The Australian Competition and Consumer Commission (ACCC) has received an application to authorise a merger deal between BPAY, eftpos and New Payments Platform Australia (NPPA) under a new entity (NewCo) by way of share acquisition.
The National Retailers Association (NRA) and Australian Lottery and Newsagents Association (ALNA) have provided submissions to the ACCC regarding the proposed merger, expressing concern about the potential impact the consolidation will have on Least Cost Routing, which ensures contactless card transactions are processed through the cheapest payments network.
Currently, most ‘tap and go’ payments are routed through more expensive international networks, such as Mastercard or Visa, instead of eftpos, costing Australian retailers and merchants millions of dollars in fees.
The latest Global Payments Report by fintech company, FIS, has shown that Australia is on track to having only 2% of transactions via cash with the Covid-19 pandemic accelerating the transition towards electronic payments.
The NRA is concerned that the marriage between big banks and large retailers would lock out small business, erode competition between electronic providers and ultimately fail to address the key issue of Least Cost Routing, it states in its submission to the ACCC.
“For those reasons, the NRA urges the ACCC to reject the application to amalgamate BPAY, eftpos and NPPA… the structure of NewCo, if this entity were to be approved, would lack the incentives needed to help small business at a time of great economic turbulence,” the submission says.
There is a proposal for a small business subcommittee, but the NRA believes this is not enough as small business should be afforded equal representation.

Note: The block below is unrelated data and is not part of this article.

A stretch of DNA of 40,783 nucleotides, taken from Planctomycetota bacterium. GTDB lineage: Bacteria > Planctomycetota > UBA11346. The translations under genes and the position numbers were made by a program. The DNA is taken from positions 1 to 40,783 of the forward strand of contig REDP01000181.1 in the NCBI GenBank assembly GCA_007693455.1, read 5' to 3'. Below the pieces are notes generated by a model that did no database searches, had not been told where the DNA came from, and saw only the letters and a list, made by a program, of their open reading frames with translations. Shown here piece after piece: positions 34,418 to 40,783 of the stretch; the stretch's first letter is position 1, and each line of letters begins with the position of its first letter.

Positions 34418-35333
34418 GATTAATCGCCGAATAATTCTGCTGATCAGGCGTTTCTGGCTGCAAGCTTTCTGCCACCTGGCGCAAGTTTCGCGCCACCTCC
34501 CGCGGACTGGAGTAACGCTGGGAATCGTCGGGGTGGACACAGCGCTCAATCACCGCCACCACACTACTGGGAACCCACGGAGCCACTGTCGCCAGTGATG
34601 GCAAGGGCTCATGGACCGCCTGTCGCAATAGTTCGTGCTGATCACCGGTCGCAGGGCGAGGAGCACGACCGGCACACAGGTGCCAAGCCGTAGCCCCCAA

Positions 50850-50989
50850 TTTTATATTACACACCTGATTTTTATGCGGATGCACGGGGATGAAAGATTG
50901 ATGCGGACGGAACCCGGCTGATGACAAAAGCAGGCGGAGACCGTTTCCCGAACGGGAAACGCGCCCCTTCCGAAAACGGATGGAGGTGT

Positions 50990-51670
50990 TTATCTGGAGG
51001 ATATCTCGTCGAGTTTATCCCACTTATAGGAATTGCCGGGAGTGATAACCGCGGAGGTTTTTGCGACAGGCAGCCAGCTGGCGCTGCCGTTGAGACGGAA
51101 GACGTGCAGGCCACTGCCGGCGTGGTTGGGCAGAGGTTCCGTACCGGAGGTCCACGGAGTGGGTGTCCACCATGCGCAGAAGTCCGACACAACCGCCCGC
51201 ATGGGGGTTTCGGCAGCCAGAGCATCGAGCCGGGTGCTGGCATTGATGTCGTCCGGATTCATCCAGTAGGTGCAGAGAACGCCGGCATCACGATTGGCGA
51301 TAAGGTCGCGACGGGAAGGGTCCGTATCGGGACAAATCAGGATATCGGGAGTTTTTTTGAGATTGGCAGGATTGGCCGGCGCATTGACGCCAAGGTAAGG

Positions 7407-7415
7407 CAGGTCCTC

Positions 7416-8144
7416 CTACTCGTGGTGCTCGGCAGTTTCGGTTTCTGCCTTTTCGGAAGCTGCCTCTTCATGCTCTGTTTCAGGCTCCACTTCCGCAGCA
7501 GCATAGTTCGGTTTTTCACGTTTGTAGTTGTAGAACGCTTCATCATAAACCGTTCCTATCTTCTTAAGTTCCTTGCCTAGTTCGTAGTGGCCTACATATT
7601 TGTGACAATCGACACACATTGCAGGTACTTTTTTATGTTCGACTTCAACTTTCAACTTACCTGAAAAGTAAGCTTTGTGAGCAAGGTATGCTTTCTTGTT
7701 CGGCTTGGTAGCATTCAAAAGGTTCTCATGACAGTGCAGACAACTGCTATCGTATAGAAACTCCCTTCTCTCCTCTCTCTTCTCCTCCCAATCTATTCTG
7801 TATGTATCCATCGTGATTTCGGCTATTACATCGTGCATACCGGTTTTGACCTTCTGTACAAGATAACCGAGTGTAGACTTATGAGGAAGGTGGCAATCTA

The NRA is also concerned that the proposed merger does “little or nothing” to purse increasing the availability of Least Cost Routing.
“The absence of small business representation on the Board of the proposed NewsCo does little to instill confidence that it would vigorously pursue reform that provides cheaper merchant fees for smaller operators,” the submission says.
The ALNA recognises the importance of a competitive and cost-effective domestic debit system but is concerned that the merger may lessen competition and hamper innovation in the payments sector.
“This may lead to stagnation of effective payment cost reductions in the marketplace and would provide no discernible public benefit. It may also derail constructive work in relation to least cost routing for small business that remains poorly adopted and endorsed,” the submission from the ALNA states.
The Industry Committee Administration believes the amalgamation should be authorised because it will not likely substantially lessen competition and will likely give rise to a net benefit to the Australian public.
However, the ALNA says the deal involves three active competitors, mostly supported by major banks, coming under control. “Those that previously competed will no longer do so, even if they have the fiction of operating separately, an old anti-competitive ploy.”
Further, the ALNA raises the public benefit issue, suggesting that the list of claimed public benefits are either illusory or private benefits. “There is no hard evidence of public benefits, just wishful thinking.”